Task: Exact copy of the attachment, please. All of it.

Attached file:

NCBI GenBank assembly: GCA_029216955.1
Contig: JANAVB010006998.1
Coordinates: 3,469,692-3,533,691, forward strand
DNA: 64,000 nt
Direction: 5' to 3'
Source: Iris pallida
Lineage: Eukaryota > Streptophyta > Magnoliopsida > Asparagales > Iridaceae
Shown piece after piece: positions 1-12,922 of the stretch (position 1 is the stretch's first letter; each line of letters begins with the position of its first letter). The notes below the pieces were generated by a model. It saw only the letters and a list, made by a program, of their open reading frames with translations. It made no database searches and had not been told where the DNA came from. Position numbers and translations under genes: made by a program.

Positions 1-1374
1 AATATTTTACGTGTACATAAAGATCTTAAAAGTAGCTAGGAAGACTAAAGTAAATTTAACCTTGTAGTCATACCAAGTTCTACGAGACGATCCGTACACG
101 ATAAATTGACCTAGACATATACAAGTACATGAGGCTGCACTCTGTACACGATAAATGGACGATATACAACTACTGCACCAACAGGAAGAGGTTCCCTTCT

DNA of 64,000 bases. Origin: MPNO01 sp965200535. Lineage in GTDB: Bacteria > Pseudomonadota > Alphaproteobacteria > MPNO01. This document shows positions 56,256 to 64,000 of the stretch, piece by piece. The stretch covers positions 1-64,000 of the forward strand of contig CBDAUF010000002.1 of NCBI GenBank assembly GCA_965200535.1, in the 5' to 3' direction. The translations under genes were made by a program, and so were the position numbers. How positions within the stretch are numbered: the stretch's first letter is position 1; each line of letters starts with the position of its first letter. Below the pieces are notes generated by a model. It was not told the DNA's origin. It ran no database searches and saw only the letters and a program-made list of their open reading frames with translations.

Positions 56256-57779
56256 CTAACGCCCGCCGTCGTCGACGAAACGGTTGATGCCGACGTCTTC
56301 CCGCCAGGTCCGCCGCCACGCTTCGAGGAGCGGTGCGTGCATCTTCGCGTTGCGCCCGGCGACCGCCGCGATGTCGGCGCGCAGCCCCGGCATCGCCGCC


NCBI GenBank assembly: GCA_029216955.1
Contig: JANAVB010006998.1
Coordinates: 3,469,692-3,533,691, forward strand
DNA: 64,000 nt
Direction: 5' to 3'
Source: Iris pallida
Lineage: Eukaryota > Streptophyta > Magnoliopsida > Asparagales > Iridaceae
Shown piece after piece: positions 1-12,922 of the stretch (position 1 is the stretch's first letter; each line of letters begins with the position of its first letter). The notes below the pieces were generated by a model. It saw only the letters and a list, made by a program, of their open reading frames with translations. It made no database searches and had not been told where the DNA came from. Position numbers and translations under genes: made by a program.

Positions 1-1374
1 AATATTTTACGTGTACATAAAGATCTTAAAAGTAGCTAGGAAGACTAAAGTAAATTTAACCTTGTAGTCATACCAAGTTCTACGAGACGATCCGTACACG
101 ATAAATTGACCTAGACATATACAAGTACATGAGGCTGCACTCTGTACACGATAAATGGACGATATACAACTACTGCACCAACAGGAAGAGGTTCCCTTCT

DNA of 64,000 bases. Origin: MPNO01 sp965200535. Lineage in GTDB: Bacteria > Pseudomonadota > Alphaproteobacteria > MPNO01. This document shows positions 56,256 to 64,000 of the stretch, piece by piece. The stretch covers positions 1-64,000 of the forward strand of contig CBDAUF010000002.1 of NCBI GenBank assembly GCA_965200535.1, in the 5' to 3' direction. The translations under genes were made by a program, and so were the position numbers. How positions within the stretch are numbered: the stretch's first letter is position 1; each line of letters starts with the position of its first letter. Below the pieces are notes generated by a model. It was not told the DNA's origin. It ran no database searches and saw only the letters and a program-made list of their open reading frames with translations.

Positions 56256-57779
56256 CTAACGCCCGCCGTCGTCGACGAAACGGTTGATGCCGACGTCTTC
56301 CCGCCAGGTCCGCCGCCACGCTTCGAGGAGCGGTGCGTGCATCTTCGCGTTGCGCCCGGCGACCGCCGCGATGTCGGCGCGCAGCCCCGGCATCGCCGCC